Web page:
【2013学术报告7】Facing the NLP Emergency
Title: Facing the NLP Emergency
Speaker: Dr. Erik Cambria
Time: 2:00PM，October 18, 2013
Place: 1-515，FIT Building
Organizer: Research Institute of Information Technology (RIIT), Tsinghua University
Erik Cambria received his BEng and MEng with honors in Electronic Engineering from the University of Genoa, in 2005 and 2008 respectively. In 2011, he was awarded his PhD in Computing Science and Mathematics, following the completion of an industrial Cooperative Awards in Science and Engineering (CASE) research project, which was born from a collaboration between the University of Stirling, Sitekit Solutions Ltd., and the MIT Media Laboratory, where he currently works as associate researcher in the Synthetic Intelligence Project. Today, Dr. Cambria is also a lead investigator of the Cognitive Science Programme at NUS Temasek Laboratories, where he carries out research in fields such as AI, KR, NLP, big social data analysis, affective and cognitive modeling, intention awareness, HCI, and e-health. Dr. Cambria is invited speaker/tutor in many international venues, e.g., WWW, IEEE SSCI, and MICAI, associate editor of Springer Cognitive Computation, and lead guest editor of top AI journals, e.g., IEEE Computational Intelligence Magazine, Elsevier Knowledge-Based Systems, and IEEE Intelligent Systems. He is also chair of several international conferences, e.g., Extreme Learning Machines (ELM), and workshop series, e.g., ICDM SENTIRE, KDD WISDOM, and WWW MABSDA.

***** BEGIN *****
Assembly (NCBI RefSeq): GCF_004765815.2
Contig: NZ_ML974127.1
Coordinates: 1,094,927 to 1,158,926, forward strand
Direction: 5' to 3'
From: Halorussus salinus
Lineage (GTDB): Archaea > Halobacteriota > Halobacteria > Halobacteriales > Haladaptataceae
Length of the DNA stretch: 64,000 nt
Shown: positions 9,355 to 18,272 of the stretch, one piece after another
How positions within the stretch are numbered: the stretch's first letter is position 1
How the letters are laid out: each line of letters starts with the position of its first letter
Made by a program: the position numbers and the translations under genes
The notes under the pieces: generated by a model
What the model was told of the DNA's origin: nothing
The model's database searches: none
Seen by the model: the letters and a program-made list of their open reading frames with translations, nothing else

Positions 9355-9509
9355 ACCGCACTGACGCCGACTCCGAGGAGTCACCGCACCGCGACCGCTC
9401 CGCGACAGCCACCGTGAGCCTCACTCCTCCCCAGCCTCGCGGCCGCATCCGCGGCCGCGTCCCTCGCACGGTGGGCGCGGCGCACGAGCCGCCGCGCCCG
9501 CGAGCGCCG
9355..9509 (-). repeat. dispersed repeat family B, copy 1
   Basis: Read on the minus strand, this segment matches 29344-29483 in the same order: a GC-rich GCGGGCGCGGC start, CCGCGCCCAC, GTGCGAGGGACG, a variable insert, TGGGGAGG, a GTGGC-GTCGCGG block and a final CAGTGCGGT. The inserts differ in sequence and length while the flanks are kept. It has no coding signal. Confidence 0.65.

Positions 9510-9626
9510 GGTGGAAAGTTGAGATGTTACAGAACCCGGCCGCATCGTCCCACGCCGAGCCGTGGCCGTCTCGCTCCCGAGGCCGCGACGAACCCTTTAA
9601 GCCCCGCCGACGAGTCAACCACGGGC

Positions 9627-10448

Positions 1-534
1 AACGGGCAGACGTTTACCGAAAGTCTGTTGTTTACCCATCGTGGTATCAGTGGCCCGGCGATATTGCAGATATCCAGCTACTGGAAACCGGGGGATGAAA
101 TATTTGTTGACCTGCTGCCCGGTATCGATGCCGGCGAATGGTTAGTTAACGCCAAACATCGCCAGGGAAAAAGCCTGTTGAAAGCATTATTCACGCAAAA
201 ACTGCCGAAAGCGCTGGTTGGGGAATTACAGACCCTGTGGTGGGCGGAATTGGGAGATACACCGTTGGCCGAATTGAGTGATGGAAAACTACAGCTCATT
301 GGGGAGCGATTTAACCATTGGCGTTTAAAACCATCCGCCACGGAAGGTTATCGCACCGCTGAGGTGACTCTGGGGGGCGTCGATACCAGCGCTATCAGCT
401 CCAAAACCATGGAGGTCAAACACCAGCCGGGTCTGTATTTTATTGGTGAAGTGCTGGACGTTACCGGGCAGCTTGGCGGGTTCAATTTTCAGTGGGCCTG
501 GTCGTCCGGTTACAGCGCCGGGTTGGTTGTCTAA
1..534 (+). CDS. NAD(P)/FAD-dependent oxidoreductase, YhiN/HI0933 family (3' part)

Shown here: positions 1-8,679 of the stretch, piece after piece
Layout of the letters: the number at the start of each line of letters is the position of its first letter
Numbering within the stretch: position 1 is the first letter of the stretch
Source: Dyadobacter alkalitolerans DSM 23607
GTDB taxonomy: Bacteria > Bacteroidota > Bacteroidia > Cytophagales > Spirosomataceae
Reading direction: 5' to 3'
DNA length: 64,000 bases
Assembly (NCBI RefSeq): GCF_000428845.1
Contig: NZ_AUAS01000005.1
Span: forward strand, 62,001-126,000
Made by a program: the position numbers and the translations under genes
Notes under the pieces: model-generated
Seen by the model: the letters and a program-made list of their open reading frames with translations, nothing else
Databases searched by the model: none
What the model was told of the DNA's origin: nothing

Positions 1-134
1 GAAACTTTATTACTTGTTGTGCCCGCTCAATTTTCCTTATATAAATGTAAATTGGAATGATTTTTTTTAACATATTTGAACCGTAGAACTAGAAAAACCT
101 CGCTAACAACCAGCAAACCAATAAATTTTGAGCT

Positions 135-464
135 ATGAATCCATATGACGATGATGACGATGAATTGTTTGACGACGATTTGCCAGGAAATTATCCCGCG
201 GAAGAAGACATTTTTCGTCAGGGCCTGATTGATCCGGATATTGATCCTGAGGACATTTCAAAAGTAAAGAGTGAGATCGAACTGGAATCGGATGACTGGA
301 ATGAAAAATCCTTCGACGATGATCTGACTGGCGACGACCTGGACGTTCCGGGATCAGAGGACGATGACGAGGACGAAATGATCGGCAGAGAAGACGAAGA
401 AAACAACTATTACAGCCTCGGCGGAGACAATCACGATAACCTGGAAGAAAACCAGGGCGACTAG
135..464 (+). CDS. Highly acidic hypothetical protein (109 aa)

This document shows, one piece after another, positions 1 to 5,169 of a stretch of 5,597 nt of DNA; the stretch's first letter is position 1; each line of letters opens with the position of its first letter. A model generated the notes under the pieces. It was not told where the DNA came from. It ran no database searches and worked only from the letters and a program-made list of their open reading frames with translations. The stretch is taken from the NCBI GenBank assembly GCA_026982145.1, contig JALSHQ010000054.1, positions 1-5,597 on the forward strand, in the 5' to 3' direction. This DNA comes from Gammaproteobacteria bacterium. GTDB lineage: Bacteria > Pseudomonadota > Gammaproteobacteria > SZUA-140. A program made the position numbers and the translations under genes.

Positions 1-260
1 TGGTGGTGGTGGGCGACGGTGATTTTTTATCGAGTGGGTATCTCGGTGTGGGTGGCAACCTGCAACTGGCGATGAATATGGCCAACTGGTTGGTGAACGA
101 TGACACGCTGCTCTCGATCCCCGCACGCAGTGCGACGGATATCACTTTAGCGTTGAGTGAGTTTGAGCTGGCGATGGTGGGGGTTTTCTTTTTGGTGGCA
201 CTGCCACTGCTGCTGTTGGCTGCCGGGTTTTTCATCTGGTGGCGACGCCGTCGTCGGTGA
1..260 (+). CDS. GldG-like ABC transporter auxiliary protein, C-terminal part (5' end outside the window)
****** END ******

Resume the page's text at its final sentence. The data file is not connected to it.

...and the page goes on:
In a Web where user-generated content has already hit critical mass, the need for automated systems for filtering out noise and aggregating meaningful information is growing exponentially. The democratization of online content creation has, in fact, led to the increase of Web debris, which is inevitably and negatively affecting information retrieval, aggregation, and processing. In order to optimize the execution of such tasks, machine-learning techniques have gained high classification efficiency in recent years, and with great success too. However, some of the most effective machine-learning algorithms produce no human understandable results; although they may achieve improved accuracy, little about how and why is known, apart from some superficial knowledge gained in the manual feature engineering process. We are facing a NLP crisis caused by the fact that machine-learning techniques cannot go beyond the syntactical structure of text and, hence, lack domain adaptivity and implicit semantic feature inference. Before such techniques reach saturation, NLP researchers need to 'jump the curve' of concept-level text analysis. Despite still being rather limited by the richness of knowledge bases and ontologies, semantic-based approaches are already making inroads into competing with traditional algorithms due to their nature of truly emulating the way the human mind processes natural language.